So is section 214(d) constitutional? Can Congress regulate passports? Does the President have the exclusive recognition power? In the end, which branch of the federal government holds the foreign policy steering wheel? It’s a cliff-hanger—the Court remanded the case back to the Court of Appeals for a further work-up. The Supreme Court doesn’t consider an issue “ripe” until the lower courts have chewed on it first. As Chief Justice Roberts remarked, “Ours is a court of final review and not first view.”

Some conclusions. Those who wanted—or feared—headlines like “Supreme Court decides Jerusalem is part of Israel” are no doubt disappointed—or relieved. But there’s no surprise here. The political question of the status of Jerusalem really was never before the Court.

Those who wanted the constitutional questions of separation of powers determined were also disappointed, but not surprised. It’s standard judicial practice to decide cases on narrow grounds and avoid constitutional issues when practicable. Those issues will now be considered by the Court of Appeals, and may return to the Supreme Court. “May,” not “will,” because the high court decides which cases it wants to hear, and the Justices won’t necessarily choose to finally sort out which branch controls foreign policy. It is, after all, a very difficult constitutional question.

The signing statement issue disappeared from view early on. This is too bad, since using a signing statement as a covert veto is surely unconstitutional. Constitutional law professor Barack Obama came to the White House criticizing Bush’s use of signing statements, but he has taken the same position on Section 214(d) and also refuses to enforce it.

Still, the case will have little to no impact on the 2012 presidential race. If Obama wanted to make a pro-Israel gesture, nothing would be easier than to reject the Bush signing statement, stop fighting the Zivotofskys and enforce Section 214(d). But we can predict that his failure to do so will not harm him politically, since it hasn’t yet.

In the meantime, the Zivotofskys are heading back to court. The end is not in sight. As Alyza Lewin dryly commented, “Menachem Zivotofsky has been our firm’s youngest client for the past nine years—since shortly after he was born. We hope that he will witness a successful conclusion to this litigation by the time he celebrates his Bar-Mitzvah.”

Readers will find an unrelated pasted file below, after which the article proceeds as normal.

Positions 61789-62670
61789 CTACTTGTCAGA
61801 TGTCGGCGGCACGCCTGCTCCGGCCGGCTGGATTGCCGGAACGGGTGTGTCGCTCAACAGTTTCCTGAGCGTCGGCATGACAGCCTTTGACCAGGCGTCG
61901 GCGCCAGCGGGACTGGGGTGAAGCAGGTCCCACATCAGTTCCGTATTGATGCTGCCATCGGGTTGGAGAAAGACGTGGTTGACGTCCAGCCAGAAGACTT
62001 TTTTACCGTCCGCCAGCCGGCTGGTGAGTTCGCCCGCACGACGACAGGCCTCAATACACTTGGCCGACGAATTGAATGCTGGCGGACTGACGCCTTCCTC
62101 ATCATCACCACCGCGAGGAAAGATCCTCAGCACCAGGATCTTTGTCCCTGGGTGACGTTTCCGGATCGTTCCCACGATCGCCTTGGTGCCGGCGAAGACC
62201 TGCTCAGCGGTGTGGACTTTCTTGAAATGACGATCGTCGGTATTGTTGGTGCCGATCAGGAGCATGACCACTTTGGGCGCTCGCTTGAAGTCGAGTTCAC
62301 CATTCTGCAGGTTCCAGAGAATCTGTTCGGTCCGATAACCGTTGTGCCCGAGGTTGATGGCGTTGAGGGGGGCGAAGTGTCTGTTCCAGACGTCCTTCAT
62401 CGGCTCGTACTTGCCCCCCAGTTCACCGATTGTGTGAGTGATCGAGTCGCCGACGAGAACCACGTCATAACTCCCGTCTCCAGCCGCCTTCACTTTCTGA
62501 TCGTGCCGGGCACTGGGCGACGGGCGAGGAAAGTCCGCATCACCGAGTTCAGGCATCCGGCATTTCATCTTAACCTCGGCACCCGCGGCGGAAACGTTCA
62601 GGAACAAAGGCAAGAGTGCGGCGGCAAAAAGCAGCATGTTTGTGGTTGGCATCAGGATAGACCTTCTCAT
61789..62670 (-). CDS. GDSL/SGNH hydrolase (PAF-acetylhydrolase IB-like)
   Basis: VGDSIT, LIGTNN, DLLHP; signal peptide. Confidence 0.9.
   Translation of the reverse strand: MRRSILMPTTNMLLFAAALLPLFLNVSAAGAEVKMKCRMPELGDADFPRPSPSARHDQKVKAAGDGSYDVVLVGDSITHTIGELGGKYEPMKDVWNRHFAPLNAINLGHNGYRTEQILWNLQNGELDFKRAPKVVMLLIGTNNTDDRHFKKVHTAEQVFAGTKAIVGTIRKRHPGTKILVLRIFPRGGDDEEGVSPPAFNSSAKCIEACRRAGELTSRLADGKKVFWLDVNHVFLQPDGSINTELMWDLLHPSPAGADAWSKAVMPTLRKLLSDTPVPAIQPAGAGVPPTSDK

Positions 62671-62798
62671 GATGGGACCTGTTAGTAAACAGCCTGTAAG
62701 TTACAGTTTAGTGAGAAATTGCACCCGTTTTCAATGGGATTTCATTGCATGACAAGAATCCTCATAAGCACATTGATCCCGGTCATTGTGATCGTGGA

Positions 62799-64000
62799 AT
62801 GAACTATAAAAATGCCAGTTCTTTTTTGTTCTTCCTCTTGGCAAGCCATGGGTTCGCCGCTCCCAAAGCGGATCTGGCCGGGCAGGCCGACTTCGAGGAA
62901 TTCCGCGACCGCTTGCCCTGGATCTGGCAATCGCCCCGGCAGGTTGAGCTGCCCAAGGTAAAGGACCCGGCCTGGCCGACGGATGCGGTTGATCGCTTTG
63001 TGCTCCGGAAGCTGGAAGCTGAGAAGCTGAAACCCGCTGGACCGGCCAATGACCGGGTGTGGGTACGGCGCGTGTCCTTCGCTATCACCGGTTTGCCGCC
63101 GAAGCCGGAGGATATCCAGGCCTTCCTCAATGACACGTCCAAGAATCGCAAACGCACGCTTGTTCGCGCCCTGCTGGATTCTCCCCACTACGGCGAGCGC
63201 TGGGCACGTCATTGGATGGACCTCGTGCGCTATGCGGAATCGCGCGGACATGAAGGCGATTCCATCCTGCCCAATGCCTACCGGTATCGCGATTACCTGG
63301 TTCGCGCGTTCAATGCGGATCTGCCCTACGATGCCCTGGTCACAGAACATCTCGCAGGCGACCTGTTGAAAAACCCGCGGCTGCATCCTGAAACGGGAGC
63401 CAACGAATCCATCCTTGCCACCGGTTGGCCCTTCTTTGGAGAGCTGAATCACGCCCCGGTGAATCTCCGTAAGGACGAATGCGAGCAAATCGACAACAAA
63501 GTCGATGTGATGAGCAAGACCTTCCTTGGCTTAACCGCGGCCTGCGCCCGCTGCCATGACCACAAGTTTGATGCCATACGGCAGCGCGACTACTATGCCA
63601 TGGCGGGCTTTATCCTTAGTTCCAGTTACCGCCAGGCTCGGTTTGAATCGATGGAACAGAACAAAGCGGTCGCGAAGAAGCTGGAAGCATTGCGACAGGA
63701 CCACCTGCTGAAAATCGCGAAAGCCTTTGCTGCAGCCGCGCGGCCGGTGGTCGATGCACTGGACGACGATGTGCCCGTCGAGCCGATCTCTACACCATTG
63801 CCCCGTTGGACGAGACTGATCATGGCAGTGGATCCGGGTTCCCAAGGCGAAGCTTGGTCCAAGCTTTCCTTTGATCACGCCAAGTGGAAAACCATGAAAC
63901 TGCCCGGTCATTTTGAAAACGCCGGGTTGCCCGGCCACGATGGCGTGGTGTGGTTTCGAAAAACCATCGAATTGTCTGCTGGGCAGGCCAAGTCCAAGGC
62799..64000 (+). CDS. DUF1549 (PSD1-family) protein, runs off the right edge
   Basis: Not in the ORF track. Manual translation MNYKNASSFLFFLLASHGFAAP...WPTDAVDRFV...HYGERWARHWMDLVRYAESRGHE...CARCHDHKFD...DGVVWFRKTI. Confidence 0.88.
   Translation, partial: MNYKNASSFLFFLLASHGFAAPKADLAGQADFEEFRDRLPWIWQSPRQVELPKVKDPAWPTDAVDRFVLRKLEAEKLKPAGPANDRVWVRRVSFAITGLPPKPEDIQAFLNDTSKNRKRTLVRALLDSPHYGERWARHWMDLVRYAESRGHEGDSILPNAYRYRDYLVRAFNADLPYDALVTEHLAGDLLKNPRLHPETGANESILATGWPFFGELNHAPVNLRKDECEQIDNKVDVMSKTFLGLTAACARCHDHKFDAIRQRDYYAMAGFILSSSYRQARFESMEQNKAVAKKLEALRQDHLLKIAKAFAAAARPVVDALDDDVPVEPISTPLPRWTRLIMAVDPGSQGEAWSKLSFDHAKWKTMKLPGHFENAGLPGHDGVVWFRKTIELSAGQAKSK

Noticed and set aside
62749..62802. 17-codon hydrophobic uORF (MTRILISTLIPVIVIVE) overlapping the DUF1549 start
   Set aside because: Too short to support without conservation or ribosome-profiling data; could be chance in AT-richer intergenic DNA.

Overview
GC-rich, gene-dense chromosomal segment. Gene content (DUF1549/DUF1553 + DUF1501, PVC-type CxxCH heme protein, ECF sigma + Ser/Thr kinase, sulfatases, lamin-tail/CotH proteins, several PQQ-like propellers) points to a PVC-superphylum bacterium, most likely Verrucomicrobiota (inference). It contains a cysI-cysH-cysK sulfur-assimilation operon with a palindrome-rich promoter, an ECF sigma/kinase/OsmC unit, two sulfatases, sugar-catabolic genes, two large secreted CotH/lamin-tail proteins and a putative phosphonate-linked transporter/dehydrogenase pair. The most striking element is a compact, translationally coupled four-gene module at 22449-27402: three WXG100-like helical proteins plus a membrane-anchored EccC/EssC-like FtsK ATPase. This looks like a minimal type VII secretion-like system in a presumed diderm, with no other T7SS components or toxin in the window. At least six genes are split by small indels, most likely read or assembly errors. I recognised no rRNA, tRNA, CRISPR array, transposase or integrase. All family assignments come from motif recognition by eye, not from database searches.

Attorney Paul Kujawsky wrote an amicus curiae brief for members of Congress supporting Zivotofsky in the Supreme Court.

Toulouse killer visited Israel, other countries in the region

The passport of Toulouse killer Mohammed Merah showed that he visited Israel, Syria, Iraq and Jordan, a French newspaper reported.

Police found Merah’s passport in his apartment following the raid Thursday that led to his death, LeMonde reported. It is believed that he tried to visit the West Bank.

Merah jumped to his death from his apartment window during a police raid on his Toulouse home. He was also shot in his head by police as he jumped firing at the officers.

A man riding a motorbike opened fire Monday outside the Ozar Hatorah school where students were waiting to enter the building at the start of the school day. During the more than 30-hour standoff in his apartment with police, Merah said he was the attacker, according to French officials.

Rabbi Jonathan Sandler, 30, and his two young sons, as well as the 7-year-old daughter of the school’s principal, were killed in the attack. They were buried Wednesday in Jerusalem.

Merah told French police he killed the Jewish students at the Ozar Hatorah school Monday in revenge for Palestinian children killed in Gaza, and had killed three French soldiers for serving in Afghanistan. Police found videos he took of the killings with a camera hung around his neck, according to reports.

Merah, a French national of Algerian origin, had claimed ties to al-Qaida in France and reportedly had been known to French intelligence for many years.

Also Thursday, an extremist group known as the Soldiers of Caliphate claimed responsibility for the shootings in France, calling it a response to Israel’s crimes against the Palestinians, according to Haaretz.

“The jihadists everywhere are keen to avenge every drop of blood unfairly shed in Palestine, Afghanistan and elsewhere in Muslim countries,” said the group in a statement posted on an extremist website, according to the newspaper.

Report: Mossad continues to use foreign passports

Agents of Israel’s Mossad intelligence agency reportedly are still using foreign passports to conduct undercover operations in other countries.